Credit card balances increased by $50 billion, or roughly 5%, in the fourth quarter of 2023, the New York Fed found. Credit card delinquency rates also jumped — particularly among younger millennials, or borrowers between the ages of 30 and 39, who are burdened by high levels of student loan debt.
“This signals increased financial stress, especially among younger and lower-income households,” said Wilbert van der Klaauw, economic research advisor at the New York Fed.
Credit card rates were already high but spiked along with the Federal Reserve’s string of 11 rate hikes, including four in 2023.
Since most credit cards have a variable rate, there’s a direct connection to the Fed’s benchmark. As the federal funds rate rose, the prime rate did, as well, and credit card rates followed suit.
The average annual percentage rate is now more than 20% — also an all-time high.
“Even though $1 trillion in credit card debt is a staggering number to wrap your brain around, the unfortunate truth is that it is only going to keep climbing from here,” said Matt Schulz, chief credit analyst at LendingTree.
“Americans are still struggling with lingering inflation and rising interest rates,” he added, “forcing them to lean on credit cards more and more.”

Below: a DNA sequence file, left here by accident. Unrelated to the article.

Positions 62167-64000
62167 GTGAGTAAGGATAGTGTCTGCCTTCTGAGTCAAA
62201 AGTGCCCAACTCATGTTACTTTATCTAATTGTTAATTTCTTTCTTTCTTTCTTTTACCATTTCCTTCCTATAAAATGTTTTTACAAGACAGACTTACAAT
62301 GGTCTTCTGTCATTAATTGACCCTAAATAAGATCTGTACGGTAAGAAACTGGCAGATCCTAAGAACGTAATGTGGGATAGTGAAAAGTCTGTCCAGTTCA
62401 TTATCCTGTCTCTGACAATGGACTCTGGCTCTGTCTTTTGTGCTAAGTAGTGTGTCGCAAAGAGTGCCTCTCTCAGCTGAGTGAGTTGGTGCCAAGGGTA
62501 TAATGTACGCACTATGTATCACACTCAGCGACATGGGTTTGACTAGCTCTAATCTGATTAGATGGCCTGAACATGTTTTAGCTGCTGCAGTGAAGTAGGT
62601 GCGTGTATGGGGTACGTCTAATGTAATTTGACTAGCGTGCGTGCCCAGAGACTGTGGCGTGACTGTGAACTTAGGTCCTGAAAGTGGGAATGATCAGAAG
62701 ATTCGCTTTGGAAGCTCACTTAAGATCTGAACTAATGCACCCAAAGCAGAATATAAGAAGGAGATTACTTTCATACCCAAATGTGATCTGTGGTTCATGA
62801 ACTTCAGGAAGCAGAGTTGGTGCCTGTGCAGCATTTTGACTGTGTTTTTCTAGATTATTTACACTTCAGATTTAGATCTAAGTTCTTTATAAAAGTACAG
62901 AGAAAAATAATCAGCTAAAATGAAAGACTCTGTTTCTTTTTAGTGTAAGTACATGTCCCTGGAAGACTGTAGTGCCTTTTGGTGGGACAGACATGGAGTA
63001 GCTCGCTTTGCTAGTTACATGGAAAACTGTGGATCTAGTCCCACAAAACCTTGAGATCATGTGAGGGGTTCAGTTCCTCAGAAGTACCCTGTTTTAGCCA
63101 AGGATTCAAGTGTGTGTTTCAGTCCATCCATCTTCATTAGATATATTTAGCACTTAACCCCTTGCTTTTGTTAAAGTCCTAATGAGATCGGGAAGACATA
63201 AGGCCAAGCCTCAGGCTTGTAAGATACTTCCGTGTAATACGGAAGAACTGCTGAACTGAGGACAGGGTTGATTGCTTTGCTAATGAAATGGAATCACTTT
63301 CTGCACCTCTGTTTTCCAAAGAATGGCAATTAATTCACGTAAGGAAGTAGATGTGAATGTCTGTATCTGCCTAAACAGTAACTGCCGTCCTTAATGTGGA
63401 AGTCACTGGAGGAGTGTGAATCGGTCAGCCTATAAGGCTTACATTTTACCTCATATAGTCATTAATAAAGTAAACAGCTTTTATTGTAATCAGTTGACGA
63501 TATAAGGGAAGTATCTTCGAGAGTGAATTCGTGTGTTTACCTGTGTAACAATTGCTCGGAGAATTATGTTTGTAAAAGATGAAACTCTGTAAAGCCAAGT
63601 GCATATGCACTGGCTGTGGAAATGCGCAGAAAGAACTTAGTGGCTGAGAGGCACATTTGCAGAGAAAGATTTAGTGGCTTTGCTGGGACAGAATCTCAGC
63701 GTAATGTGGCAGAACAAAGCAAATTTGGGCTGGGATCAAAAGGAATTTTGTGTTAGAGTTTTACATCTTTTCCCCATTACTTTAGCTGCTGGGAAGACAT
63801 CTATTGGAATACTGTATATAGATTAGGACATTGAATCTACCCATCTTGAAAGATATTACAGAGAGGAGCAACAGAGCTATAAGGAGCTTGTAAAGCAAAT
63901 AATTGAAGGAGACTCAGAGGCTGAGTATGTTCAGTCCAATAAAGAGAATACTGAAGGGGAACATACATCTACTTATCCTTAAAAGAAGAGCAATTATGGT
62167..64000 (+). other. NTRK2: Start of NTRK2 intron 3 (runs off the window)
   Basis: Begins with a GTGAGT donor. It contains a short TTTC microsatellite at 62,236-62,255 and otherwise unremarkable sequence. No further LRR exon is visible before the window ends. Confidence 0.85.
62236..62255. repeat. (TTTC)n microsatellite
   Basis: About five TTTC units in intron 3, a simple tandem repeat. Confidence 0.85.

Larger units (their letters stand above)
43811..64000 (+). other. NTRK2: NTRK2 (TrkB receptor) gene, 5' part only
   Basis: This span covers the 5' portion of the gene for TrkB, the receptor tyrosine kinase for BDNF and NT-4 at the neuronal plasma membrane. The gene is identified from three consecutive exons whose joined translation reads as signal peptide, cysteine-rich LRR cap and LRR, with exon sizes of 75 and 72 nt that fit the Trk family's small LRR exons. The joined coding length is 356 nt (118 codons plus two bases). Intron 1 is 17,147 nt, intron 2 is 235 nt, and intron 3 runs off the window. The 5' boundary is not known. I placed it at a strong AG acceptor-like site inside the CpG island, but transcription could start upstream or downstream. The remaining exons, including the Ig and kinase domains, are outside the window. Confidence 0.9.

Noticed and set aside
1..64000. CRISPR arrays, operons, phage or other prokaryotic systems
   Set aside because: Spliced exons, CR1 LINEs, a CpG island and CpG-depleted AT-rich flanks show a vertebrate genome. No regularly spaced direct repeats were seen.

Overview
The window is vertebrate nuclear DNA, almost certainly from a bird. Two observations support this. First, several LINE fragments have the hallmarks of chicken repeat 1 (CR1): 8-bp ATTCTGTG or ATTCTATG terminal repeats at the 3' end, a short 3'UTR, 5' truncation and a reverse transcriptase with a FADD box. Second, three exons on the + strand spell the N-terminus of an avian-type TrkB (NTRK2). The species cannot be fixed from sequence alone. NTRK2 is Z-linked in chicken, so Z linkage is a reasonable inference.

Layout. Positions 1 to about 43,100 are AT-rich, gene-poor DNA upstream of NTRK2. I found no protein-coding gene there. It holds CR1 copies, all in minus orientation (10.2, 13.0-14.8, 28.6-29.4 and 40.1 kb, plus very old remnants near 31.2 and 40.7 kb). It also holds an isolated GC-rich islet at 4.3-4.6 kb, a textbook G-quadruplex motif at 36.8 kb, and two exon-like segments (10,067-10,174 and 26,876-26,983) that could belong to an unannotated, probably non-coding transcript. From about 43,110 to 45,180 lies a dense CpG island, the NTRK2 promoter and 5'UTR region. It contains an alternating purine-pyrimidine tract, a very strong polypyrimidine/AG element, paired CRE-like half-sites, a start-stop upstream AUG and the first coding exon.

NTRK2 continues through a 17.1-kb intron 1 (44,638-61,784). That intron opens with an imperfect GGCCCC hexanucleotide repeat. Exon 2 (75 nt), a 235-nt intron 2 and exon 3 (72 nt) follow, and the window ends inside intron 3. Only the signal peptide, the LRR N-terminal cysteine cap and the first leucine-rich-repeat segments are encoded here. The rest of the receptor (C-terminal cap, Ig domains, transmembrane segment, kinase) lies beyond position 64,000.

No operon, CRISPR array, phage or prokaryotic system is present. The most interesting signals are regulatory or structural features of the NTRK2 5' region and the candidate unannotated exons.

Despite the steep cost, consumers often turn to credit cards, in part because they are more accessible than other types of loans, Schulz said. However, that comes at the expense of other long-term financial goals, he added.
Up until recently, most Americans benefited from a few government-supplied safety nets, including the large injection of stimulus money during the pandemic, which left many households sitting on a stockpile of cash that enabled some cardholders to keep their credit card balances in check.
But that cash reserve is largely gone after consumers gradually spent down their excess savings from the Covid-19 years.
If you’re carrying a balance, try calling your card issuer to ask for a lower rate. Or you might consolidate and pay off high-interest credit cards with a lower interest home equity loan or personal loan, or switch to an interest-free balance transfer credit card, Schulz advised.
To optimize the benefits of their credit card, consumers should regularly compare credit card offers, pay as much of their balance as they can as soon as they can and avoid paying their bill late, according to Mike Townsend, a spokesperson for the American Bankers Association.
“Any credit card holder who finds themselves in financial stress should always contact their card issuer to make them aware of their situation,” Townsend said. “They may be eligible for some relief or assistance depending on their individual circumstances.”